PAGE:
What I enjoyed most about our outing was the ease of our interactions. We accepted each other as we were--limitations and all. We helped one another without judgment and offers of help were gladly accepted. When The Man presented his hand to help me up a rock, it was gladly received even though I am quite capable of scaling up the side of a rock. When Chickadee and I had different approaches to navigating the boulders to get under the waterfall, we allowed each other space to do so while keeping an eye out for danger. That’s what friendship is all about….being fellow hikers on the journey of life. Friendship is about allowing the other to take their own path (even though it may be different for a moment) and still helping them out (even if their path turned out to be a mistake). Sometimes in friendship, you get to stand underneath a waterfall and enjoy the majesty and beauty of it all and sometimes it’s the hard work of climbing to the top over rocks and trees and steep, slick paths. Our destination was the waterfall, but our journey did not stop there.  We had to do the hard work of going back up. It would have been nice to set up camp at the stay in that place of beauty forever…..but we had to keep moving….had to get back on the daily trail of life (and of course, look for our next adventure).

When I got divorced, I realized how important friendships are. I changed zip codes and began to rebuild my life...a life full of beauty and adventure, of being seen and being known, of new friendships and new horizons. The friendships I made are invaluable to me…but to make those friendships, I had to allow myself to be open to new people and face my own fear of being rejected by them. It is only in openness that friendships can grow. My girlfriends (and guyfriends) have helped me to soar to heights unimaginable three years ago.

So Here’s To the Journey!!! The journey is what it is all about.

Coca-Cola Cake Recipe

Growing up in the Great State of Arkansas, potluck dinners and lunches were a favorite! It was always a good day when someone brought a coca-cola cake!!!

As requested on Twitter, the following is my coca-cola cake recipe. This recipe was adapted from my fav-o-rite cookbook by Nigella Lawson, How to Be a Domestic Goddess. I use this book a lot!!

When making the cake this time, I followed her instructions to put it in a spring form pan lined with foil, however, the cake is most often made in a 9x13 cake pan. I liked the look of the pretty, round, chocolaty cake, so I will probably prepare it this way again……it’s yummy!!!! Although I haven’t tried this (yet) I imagine that one could substitute a cane syrup root beer or some other more “organic” drink.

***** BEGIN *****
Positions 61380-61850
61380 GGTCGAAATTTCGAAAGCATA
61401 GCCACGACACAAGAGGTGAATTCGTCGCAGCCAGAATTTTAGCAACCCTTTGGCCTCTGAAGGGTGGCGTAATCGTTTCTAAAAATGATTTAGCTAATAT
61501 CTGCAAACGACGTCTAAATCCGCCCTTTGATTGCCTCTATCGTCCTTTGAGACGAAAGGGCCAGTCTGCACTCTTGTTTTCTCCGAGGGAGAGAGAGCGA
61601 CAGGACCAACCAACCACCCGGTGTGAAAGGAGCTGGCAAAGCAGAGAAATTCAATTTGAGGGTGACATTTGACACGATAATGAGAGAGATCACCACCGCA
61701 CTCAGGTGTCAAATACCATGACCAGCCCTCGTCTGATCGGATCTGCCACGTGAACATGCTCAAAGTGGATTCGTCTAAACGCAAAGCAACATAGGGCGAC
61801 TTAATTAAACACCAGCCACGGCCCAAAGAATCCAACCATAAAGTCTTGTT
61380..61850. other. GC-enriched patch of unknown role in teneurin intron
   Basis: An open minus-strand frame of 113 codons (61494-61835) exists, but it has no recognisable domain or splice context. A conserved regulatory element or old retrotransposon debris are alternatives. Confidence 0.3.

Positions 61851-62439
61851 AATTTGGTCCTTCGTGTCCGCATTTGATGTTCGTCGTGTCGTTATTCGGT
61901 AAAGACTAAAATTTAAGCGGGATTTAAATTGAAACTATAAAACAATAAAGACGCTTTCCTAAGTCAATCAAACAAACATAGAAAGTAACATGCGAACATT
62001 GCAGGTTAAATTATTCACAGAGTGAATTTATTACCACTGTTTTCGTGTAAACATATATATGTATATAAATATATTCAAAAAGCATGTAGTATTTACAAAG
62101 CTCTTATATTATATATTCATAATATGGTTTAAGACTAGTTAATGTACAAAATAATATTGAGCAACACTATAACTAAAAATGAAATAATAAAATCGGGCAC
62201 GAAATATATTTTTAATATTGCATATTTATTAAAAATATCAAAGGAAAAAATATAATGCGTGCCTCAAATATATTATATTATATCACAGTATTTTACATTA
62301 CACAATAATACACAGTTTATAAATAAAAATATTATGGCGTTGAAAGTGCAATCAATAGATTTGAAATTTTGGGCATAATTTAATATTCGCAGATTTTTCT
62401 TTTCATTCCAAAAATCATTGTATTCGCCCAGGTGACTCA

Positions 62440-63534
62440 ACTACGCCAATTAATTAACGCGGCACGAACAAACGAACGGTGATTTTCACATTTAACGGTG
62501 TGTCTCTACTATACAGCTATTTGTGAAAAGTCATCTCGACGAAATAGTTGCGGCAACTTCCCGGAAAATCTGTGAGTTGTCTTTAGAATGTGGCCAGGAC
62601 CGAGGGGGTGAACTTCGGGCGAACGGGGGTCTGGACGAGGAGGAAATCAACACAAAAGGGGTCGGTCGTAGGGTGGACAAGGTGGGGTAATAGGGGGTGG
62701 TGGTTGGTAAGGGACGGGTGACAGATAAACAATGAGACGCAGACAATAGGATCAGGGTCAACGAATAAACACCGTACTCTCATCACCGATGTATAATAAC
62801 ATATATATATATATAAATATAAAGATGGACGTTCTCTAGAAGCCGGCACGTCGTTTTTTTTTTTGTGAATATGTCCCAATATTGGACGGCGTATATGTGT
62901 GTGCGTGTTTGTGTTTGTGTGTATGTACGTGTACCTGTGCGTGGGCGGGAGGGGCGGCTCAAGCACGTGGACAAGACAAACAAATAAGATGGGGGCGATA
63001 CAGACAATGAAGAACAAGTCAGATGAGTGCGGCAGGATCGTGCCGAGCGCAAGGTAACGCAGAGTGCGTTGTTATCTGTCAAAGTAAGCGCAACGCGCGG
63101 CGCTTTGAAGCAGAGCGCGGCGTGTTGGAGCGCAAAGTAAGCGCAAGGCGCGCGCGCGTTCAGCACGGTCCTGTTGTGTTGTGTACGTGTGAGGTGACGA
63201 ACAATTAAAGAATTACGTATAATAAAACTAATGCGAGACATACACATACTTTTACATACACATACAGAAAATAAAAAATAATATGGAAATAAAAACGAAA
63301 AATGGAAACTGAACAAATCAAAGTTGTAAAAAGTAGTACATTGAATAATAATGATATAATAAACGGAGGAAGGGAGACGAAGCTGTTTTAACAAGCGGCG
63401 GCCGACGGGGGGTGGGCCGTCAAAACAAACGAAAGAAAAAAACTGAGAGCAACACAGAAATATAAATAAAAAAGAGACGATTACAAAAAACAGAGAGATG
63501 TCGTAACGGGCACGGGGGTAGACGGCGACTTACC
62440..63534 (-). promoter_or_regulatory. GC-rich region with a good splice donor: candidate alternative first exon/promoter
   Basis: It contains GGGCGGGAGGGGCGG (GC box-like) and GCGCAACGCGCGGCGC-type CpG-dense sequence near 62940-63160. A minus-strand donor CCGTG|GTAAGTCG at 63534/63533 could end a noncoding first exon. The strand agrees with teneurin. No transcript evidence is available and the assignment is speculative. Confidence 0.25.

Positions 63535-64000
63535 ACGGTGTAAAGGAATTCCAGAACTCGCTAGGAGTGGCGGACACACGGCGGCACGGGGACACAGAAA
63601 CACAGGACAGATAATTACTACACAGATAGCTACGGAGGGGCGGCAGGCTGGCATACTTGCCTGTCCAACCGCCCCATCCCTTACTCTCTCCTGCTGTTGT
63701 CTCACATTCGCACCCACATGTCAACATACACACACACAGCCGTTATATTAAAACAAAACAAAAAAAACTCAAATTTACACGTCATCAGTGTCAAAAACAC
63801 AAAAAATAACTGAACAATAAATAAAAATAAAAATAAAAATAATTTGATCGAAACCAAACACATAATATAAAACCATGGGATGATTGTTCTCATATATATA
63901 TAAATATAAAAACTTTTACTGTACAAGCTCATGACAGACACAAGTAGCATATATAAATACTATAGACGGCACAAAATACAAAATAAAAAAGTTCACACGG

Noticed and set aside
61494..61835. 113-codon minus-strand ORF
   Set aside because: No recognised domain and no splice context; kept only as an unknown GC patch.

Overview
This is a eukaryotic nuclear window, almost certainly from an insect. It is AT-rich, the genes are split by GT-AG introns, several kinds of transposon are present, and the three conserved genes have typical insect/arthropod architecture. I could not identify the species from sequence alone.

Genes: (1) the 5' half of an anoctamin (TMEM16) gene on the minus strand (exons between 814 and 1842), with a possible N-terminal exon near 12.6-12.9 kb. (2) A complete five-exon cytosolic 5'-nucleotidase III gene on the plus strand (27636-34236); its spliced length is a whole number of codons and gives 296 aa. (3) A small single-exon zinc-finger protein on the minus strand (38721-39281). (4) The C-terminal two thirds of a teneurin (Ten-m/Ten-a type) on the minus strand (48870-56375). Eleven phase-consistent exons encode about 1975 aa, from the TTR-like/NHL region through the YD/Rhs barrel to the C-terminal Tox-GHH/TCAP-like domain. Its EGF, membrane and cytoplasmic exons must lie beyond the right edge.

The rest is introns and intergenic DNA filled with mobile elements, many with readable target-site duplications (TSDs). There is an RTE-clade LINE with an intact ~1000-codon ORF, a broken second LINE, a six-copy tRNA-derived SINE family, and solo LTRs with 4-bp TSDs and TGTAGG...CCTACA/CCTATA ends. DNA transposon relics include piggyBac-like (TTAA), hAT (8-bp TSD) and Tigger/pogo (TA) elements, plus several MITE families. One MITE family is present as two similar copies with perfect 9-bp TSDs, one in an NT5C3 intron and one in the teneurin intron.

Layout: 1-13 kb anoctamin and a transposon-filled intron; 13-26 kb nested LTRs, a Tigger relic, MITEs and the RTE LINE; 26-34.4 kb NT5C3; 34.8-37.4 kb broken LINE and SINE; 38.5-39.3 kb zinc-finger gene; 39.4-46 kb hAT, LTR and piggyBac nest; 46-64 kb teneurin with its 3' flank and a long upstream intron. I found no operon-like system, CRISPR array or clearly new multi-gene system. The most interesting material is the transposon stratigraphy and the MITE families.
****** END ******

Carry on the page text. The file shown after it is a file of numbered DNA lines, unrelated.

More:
Also don’t let the cooking part of the cake recipe intimidate you -- it doesn’t take more than a few minutes and the results are heavenly!!!

Coca-Cola Cake


1 1/3 cups all purpose flour (I used cake flour--always stir or sift flour before measuring)
¾ cup plus 1 T sugar (I simply added half of the ¼ cup measuring cup extra)
½ tsp baking soda
¼ tsp salt
2 large eggs
½ cup buttermilk (don’t substitute this--it makes the cake!!!)
1 tsp vanilla (use the real stuff not the fakey stuff for best results)
½ cup butter (again don’t substitute--margarine is just not the same)
2 tbl cocoa powder (I used Hershey’s special dark--although Ghirardelli is my standby)
¾ cup coca-cola

Preheat oven to 350 degrees and put in a baking sheet (I used a baking stone). Prepare your spring form pan by lining it on the outside with aluminum foil (it will drip) and grease the bottom and sides (I used veg oil, but you could use butter).

In a saucepan, gently (ie: low heat) melt butter, add the cocoa powder mixing until it is smooth and add coca-cola. You don’t want this to boil. While you are waiting for butter to melt, combine flour, sugar, baking soda and salt in a large bowl (you will eventually put all ingredients in this bowl). In a small bowl beat the eggs and add buttermilk and vanilla.

Pour the warm coca-cola mixture into the flour mixture and stir until well blended. Add the buttermilk mixture and stir well. Pour into the prepared pan and bake for around 40 minutes (for the spring form pan) or until a cake tester comes out clean. Now, this is a very thin cake, so if you check it and it’s not quite done, don’t wait too long to check again as you want this cake to be moist!

Put cake on cooling rack for about 15 minutes before unmolding. When ready to unmold, carefully run a butter knife along the edges to ensure it doesn’t stick. Place the cake on whatever serving dish you are going to use. The icing drips and runs, but that is part of the charm.


1 ½ Cups powdered sugar
2 T butter
3 T Coca-cola
1 T cocoa powder
½ tsp vanilla

Sift the powdered sugar (I didn’t - - but I had to make sure the lumps were smushed with a spoon). In a saucepan, melt butter on low heat and add coca-cola and cocoa and stir until all is combined. Remove from heat and add vanilla and slowly combine powdered sugar stirring out the lumps.

I poked the cake with a toothpick and poured a little bit of extra coke over the cake for extra moistness (not too much). Pour the warm icing over the cake and allow to cool completely before serving. (When I was growing up, some people added pecans or walnuts to the icing or on top).